CVS Drops Supreme Court Case Over Disability Community Concerns
CVS is backing off a U.S. Supreme Court case amid concerns from disability advocates that a ruling in the company’s favor could undermine fundamental tenets of the nation’s disability rights laws.
The case CVS Pharmacy Inc. v. Doe was set to be heard by the high court Dec. 7. At issue was a prescription drug plan managed by CVS that required people needing specialty medications to get them by mail rather than at a local pharmacy. Five people with HIV sued the company arguing that the plan rule prevented them from getting appropriate care and discriminated against them based on their disability.
CVS fought the claims arguing that Section 504 of the Rehabilitation Act does not protect against so-called “disparate impact,” situations where a neutral policy or practice disproportionately affects certain groups of people.
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However, advocates warned that the case was about much more, especially given than most disability discrimination is not intentional. If CVS were to prevail, it would effectively gut disability rights protections, potentially affecting not only Section 504, but also the Americans with Disabilities Act and the Affordable Care Act, they said.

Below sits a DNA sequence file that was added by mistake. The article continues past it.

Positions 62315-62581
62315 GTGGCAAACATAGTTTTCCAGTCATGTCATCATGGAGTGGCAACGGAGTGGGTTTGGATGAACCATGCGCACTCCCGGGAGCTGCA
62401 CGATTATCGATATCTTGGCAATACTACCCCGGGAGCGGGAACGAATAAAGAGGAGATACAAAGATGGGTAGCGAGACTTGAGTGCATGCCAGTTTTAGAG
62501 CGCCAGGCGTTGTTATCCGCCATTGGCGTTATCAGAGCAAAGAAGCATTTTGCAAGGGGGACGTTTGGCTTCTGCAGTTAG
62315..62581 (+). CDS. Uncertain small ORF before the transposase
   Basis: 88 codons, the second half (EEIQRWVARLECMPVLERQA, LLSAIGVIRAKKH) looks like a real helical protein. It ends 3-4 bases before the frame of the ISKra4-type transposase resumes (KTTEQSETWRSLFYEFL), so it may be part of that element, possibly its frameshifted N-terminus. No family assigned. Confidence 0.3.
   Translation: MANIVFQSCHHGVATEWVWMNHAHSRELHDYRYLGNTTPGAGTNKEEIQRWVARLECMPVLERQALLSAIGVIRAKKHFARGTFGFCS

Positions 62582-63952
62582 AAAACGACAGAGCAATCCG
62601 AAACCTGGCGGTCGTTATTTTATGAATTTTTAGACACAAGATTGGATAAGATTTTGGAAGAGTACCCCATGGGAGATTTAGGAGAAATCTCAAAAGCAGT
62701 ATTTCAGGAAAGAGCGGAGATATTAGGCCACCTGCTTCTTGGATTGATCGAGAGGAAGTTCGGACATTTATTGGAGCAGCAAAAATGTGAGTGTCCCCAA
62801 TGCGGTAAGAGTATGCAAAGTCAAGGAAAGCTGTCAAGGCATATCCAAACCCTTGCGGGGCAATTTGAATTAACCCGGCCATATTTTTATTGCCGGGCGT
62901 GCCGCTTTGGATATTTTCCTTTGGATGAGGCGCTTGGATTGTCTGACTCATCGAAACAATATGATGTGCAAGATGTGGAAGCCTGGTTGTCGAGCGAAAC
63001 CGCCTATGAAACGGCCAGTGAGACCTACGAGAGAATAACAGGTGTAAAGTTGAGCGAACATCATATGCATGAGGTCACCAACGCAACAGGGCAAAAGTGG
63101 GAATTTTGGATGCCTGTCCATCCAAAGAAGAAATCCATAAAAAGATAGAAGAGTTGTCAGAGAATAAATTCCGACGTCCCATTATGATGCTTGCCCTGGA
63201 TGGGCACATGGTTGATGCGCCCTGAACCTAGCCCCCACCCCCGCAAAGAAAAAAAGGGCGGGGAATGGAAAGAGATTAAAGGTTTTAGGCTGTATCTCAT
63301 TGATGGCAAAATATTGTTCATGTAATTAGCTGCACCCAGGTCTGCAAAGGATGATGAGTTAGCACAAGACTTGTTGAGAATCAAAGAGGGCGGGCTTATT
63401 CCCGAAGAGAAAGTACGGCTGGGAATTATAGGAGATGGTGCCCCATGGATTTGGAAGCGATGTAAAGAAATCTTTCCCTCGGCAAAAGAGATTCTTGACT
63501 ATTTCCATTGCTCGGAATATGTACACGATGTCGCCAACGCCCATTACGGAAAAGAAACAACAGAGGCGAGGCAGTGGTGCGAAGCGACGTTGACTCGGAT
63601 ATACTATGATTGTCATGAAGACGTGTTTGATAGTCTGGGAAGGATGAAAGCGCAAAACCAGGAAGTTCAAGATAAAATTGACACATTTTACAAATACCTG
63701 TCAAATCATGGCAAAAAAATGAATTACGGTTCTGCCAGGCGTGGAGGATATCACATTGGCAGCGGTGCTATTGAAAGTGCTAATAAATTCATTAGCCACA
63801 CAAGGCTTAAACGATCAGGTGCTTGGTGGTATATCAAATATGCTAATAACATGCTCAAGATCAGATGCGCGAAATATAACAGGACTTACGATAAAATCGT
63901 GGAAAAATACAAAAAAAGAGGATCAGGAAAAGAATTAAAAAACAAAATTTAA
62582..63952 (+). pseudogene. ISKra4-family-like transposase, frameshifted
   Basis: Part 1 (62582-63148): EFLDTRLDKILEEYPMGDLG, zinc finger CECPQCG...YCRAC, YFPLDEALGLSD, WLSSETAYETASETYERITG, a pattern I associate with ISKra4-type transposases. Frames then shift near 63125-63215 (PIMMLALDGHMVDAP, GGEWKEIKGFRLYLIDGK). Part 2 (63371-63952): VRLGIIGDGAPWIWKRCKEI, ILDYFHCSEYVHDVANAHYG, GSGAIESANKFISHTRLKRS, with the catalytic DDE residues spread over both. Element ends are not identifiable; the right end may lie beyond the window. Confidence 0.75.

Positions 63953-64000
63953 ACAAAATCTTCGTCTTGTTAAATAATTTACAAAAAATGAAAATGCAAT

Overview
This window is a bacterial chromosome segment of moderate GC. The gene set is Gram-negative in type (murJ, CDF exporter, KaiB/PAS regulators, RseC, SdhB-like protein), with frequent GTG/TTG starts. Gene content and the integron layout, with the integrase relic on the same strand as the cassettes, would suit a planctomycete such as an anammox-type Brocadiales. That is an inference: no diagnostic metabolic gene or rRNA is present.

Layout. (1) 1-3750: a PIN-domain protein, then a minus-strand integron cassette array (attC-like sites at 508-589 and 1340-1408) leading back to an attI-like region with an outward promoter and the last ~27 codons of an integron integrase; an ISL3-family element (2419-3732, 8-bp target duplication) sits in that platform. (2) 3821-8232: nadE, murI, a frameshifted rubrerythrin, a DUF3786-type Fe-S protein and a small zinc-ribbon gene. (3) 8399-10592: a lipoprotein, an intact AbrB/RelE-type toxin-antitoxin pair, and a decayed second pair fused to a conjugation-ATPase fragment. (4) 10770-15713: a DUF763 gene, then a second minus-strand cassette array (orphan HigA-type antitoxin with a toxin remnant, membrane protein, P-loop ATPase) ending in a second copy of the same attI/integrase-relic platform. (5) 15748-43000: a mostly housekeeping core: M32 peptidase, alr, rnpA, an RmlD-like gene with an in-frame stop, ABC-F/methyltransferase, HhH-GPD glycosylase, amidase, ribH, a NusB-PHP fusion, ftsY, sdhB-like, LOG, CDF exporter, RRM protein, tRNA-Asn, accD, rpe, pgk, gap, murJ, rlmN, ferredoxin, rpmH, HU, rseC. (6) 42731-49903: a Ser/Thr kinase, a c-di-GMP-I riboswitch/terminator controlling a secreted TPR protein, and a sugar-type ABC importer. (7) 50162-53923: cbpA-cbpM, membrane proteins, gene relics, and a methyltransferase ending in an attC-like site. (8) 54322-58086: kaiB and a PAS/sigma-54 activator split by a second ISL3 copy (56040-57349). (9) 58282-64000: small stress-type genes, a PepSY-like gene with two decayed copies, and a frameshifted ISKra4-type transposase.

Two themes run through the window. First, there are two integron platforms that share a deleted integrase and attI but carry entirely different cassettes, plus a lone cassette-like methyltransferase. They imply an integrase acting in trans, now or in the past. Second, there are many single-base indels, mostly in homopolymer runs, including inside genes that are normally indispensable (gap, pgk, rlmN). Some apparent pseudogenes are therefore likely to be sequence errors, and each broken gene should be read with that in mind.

“CVS’s position is not just wrong on the law, it’s dangerous. Disparate impact claims are the backbone of disability rights litigation. If the Supreme Court agrees with CVS, disability rights could be set back decades,” Susan Mizner, director of the ACLU Disability Rights Program, said in a statement about the case late last month.
The ACLU and numerous other groups including The Arc, the Council of Parent Attorneys and Advocates, the National Disability Rights Network, the American Association of People with Disabilities and the Bazelon Center for Mental Health Law filed amicus briefs with the Supreme Court. And, disability advocates urged people to appeal to CVS to abandon the case.
The effort appears to have gotten the attention of the drugstore chain.
“We are no longer pursuing this case in the Supreme Court,” Mike DeAngelis, senior director of corporate communications for CVS Health, told Disability Scoop on Thursday.
Further, CVS has committed to work with the disability community on “policy solutions to protect equitable access to health care for all Americans and continue to protect the fundamental rights of people with disabilities,” the company said in a statement issued jointly this week with the American Association of People with Disabilities, the Bazelon Center for Mental Health Law, the Disability Rights Education and Defense Fund and the National Council on Independent Living.
“CVS Health engaged in an honest dialogue with disability community representatives and listened carefully to our concerns about what was at stake for disabled people with the question before the Supreme Court,” said Judith Heumann, a long-time disability activist who was part of the discussions with CVS. “We look forward to continuing this important work in partnership and thank CVS Health for its commitment to preserving disability rights.”